the knowledge of because I wasn't close to it. But he sided up with
the opposition and gave us quite a tussle. We came right close to being
beaten, to my surprise. It never occurred to me we were in as much danger
as it turned out we were. I think Billy Prieur did realize that we were
on thin ice. He resented it very deeply and understandably so because
he and Baldwin had been very close friends. So, when Baldwin's term
came up next time, Billy had made up his mind that he was going to remove
him from the Senate and set about with the machinery -- such machinery
which was considerable that he control toward that end. Well, I felt
that Bob Baldwin had not treated us well in the fight, and he ought
not to have taken the side that he took. But I did not feel it was wise
for us to turn down an individual who was a good Senator and a person
of unimpeachable character, attachments and all, simply to pay off a
political debt. And that's why we separated. Prieur was sure that once
he [Baldwin] departed, he ought to be beaten, and that everybody ought
to join in with him to help beat him. Many of us didn't join in with
him, and Baldwin was re-elected. After that I think Prieur didn't lose
control over his machine in Norfolk, but its effectiveness and his heart
was not in it. He was bitterly disappointed at not being able to replace
Baldwin and he was very disappointed at those of us who had not joined
him in the campaign or in the crusade. But he was quite effective and
an indefatigable worker.
Sweeney: Was he
no. He had been very prominent in the Baptist Church. He was an official
out here in the church that you're looking at through the window there.
Father Dozier officiated at his funeral, and that raised questions in
peoples' minds as to whether or not he had become a convert in the last
part of his life. I was not close enough to him to know anything about
that.... Prieur was a very
contained person. He was not given to discussing his affairs with anybody
that I know of -- well certainly not with many people. It may be that
he was always close to the Catholic Church because a great many people
in his political organization were Catholics, and also he was a very
great help to the Catholic hospitals here: St. Vincent DePaul -- [he
was] on that Board for years and played a fine part in moving them out
where they are at that splendid hospital they've got now. As far as
I know he didn't change his faith, but about that I really have not
enough knowledge to say.
Sweeney: Why did
you decide to affiliate with the Byrd organization in Virginia politics?
it was very easy for me because Byrd was inheritor of the old Martin
Machine (the old organization outfit in Virginia). He was a great friend
of Jim Barron within my practice. But here's another thing, I remember
him as a young man coming over to the office there when he was getting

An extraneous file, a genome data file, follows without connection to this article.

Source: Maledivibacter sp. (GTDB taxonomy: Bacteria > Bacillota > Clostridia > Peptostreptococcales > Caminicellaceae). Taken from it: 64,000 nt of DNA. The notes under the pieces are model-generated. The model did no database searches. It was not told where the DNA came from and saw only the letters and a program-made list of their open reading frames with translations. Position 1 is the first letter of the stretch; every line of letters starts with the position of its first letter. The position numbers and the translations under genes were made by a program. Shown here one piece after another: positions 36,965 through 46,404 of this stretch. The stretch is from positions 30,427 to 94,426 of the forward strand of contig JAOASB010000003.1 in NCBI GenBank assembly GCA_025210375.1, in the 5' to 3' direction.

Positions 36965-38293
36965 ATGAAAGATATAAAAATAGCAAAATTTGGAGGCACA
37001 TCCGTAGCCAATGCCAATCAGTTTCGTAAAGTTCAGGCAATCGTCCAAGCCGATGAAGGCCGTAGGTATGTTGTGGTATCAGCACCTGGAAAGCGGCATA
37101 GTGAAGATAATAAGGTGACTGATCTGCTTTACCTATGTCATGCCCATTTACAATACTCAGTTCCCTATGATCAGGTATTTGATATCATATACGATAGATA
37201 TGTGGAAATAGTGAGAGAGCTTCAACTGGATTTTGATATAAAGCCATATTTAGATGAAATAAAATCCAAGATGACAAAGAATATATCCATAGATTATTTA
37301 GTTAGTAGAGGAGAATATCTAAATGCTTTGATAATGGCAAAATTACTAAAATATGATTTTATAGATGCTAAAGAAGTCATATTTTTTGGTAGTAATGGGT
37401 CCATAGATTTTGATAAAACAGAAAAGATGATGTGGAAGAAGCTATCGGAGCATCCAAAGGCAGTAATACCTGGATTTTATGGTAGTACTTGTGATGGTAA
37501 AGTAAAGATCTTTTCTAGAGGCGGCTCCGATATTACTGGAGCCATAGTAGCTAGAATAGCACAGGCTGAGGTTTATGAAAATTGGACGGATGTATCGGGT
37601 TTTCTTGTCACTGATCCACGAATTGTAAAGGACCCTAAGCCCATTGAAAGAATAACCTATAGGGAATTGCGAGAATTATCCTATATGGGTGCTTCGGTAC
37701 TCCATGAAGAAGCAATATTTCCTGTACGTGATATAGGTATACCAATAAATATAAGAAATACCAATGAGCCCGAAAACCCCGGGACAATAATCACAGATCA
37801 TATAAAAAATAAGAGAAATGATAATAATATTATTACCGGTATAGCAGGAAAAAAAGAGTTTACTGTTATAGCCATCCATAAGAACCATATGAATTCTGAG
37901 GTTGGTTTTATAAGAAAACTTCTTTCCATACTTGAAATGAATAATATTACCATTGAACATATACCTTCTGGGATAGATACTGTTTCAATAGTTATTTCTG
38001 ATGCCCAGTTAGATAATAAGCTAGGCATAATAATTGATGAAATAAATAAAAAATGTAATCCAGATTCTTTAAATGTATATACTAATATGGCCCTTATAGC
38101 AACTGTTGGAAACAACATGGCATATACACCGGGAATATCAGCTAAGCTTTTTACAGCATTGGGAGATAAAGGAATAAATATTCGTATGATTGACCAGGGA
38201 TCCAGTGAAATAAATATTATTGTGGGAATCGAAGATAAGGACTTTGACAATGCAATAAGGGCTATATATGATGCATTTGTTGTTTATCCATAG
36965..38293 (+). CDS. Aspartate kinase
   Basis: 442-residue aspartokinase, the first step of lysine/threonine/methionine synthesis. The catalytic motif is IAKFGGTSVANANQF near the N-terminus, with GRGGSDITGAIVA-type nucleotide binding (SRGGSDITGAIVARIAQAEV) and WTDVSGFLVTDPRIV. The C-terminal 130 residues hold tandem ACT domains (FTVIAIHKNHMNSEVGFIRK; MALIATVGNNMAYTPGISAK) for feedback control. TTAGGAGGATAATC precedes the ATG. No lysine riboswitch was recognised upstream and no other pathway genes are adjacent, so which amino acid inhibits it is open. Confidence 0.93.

ready to run for Governor. I'd just come back from Oxford, settled in
Norfolk to practice law. Hugh Johnson, who was a political power in
this area (Commissioner of the Revenue in Norfolk county), was a friend
of Harry's, and he brought him over one day to see us, or to see Jim.
I just happened to be there because I was in the office. Harry's idea
that in the tremendous highway system that we were going to have to
put in place, that we better move along slowly and not rely on a large
bond issue, which might mean a great building of roads that would be
outmoded in a few years. In the first place, we didn't know a lot about
building roads, and the next place he felt that by a tax on gas set
over to that purpose that we could raise money about as fast as we could
spend it wisely. It was a theory of collecting by taxes what you needed
to run the state, deeply embedded in the Virginia Constitution by that
time because of the excess in colonial days. If you go back, you'll
find that the question was raised or begun to be raised in the 1828
and '29 convention and then in '52, where the constitution of Virginia
provided for sinking funds. It was a very pressing issue in the 1902
convention. Well, it was also re-enforced in the Underwood Convention,
which set up an excellent public school system provided for in Virginia,
as a matter of fact, a very forward looking one. In several respects,
it was a very forward looking document drawn by the carpet baggers and
unionists, because the Confederacy had been defeated. In 1902, it was
extended even further. As time went on, Virginia moved more and more
into it a considerable extent because of the influence of Harry and
his hard work toward taking in whatever money you are going to spend.
the bond issue thing which had a good
of appeal and which people up in my home county favored because they
were friendly with Mapp. General Vaughan, as I remember who was in the
Senate then, was a friend of Senator Mapp and I think supported him.
I'm not sure, but I think he supported him in the contest with Byrd.
General Vaughan was a great good roads man. He worked at it very hard
and very effectively. He thought that the thing to do was to go and
bond the state and build roads on large scale, rather than attempting
to build them piecemeal, which admittedly was a more expensive way to
build them. I thought that a safer way, and I fell in with that. That
really is the way I started off, and then I went along. Harry was state
chairman in the Al Smith campaign and I fell in with that and went along
and that just kept me in the organization. It was a congenial nice group.